The Earl Cameron Theatre was packed on Wednesday night with a local audience eager to witness the Bermuda Festival’s On Stage Competition for youth.
John Rankin, the Governor, was among those present as seven novice acts, ably backed by the Wall Street Band, were appraised by singers Heather Nova, Gita Blakeney Saltus and Sheila Smith.
First up were The Struggles, an all-girl group who performed an authentic and harmonically perfect Abba cover, Super Trooper, and an energetic Little Shop of Horrors.
Next up was Thomas Evans with Paul McCartney’s Yesterday followed by Frank Loesser’s I’ve Never Been in Love Before — his voice had a lightness and freshness which suited the material well.
Massassi Maxwell-Smith sang Almost There from the Disney film, The Princess and the Frog, as well as her own composition, Mello Vibes. She was perfectly at home on the stage without a trace of nervousness and her costume, voice and movement coordinated in a way that was completely mature and professional. She exuded star quality.
Solo singer Nekoda Bascome then took the stage with Adele’s Hello and Daniel Caesar’s Best Part, both with excellent piano and guitar accompaniment. He dispensed with a lot of Adele’s melodramatic fortissimo to give a more contemplative, ballad-like flavour to the song.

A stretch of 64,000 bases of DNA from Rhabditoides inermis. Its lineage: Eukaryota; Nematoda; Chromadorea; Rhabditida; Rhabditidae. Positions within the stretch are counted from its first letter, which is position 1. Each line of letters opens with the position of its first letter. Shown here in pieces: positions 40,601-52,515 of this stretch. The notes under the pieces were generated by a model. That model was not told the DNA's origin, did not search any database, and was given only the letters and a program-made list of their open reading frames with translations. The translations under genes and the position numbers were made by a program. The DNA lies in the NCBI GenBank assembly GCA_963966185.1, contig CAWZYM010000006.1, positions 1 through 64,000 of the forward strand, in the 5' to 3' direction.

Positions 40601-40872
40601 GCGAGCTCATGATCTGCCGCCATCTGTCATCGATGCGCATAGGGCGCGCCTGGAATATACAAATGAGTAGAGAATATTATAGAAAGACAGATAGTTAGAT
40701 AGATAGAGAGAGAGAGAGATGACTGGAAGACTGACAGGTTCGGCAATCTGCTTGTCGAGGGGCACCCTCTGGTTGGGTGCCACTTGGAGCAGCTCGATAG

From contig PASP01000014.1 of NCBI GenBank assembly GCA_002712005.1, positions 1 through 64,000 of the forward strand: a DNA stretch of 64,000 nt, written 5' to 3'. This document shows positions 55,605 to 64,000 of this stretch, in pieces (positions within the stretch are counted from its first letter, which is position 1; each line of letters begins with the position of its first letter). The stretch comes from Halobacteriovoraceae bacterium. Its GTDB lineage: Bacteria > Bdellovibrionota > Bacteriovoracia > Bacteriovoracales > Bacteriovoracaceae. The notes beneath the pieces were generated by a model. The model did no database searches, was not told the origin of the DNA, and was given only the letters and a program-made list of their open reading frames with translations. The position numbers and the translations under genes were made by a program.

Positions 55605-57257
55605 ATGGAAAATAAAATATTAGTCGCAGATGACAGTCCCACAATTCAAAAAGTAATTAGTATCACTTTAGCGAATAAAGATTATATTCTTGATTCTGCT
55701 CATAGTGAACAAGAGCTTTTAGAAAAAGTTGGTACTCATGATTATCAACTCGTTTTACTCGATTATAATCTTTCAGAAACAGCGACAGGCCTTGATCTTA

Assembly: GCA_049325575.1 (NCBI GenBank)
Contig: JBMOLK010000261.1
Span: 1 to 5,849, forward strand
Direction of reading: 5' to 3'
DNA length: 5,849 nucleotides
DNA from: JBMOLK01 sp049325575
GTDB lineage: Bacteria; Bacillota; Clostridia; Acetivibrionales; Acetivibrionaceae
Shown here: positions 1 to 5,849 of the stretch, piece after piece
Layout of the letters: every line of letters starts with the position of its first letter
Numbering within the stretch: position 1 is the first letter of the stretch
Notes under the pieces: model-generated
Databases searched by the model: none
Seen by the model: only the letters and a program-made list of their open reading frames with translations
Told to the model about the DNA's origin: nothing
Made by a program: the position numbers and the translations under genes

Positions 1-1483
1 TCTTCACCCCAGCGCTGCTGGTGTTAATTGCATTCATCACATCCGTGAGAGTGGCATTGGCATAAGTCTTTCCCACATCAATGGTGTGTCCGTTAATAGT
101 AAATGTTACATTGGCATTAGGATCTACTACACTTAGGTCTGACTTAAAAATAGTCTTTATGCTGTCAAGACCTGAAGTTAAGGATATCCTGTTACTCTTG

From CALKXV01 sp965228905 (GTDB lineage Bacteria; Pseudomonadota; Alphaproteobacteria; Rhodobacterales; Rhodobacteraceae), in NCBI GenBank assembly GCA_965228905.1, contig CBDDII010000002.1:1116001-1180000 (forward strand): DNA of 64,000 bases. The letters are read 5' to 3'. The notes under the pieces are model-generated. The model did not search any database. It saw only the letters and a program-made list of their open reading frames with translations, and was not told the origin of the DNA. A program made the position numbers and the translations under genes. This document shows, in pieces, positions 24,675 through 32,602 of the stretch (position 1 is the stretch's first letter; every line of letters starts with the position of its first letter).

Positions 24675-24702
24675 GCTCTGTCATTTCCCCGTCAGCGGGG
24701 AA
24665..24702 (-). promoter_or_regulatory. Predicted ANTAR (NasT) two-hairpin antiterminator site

Pianist Sediq Simons gave two virtuosic renditions of the hymn Great is Thy Faithfulness and Mary Mary’s Thank You.
The Geckos played instrumental versions of Fly Me to the Moon, Take the A Train, Take 5 and Chameleon; Gareth Cooper’s saxophone was particularly enjoyable in the way he captured the crispness of Paul Desmond’s sound in Brubeck’s Take 5.
Last up were the violin sisters, Naphisa and Sari Smith, performing the first movement of Bach’s double violin concerto and then playing an electrifying, epic fiddle slugfest, Roundtable Rival by modern composer Lindsey Sterling. I think that throughout the evening any applause meter would have been short-circuited from sheer overload. Every number played by these young musicians brought a tsunami of applause.
I could completely relate to the judges, who confessed they had an almost impossible choice as to who would be the winner — deservedly, Massassi Maxwell-Smith took the honour.
But as the judges pointed out, all the participants were proof positive that talent within the performing arts is alive and well in Bermuda.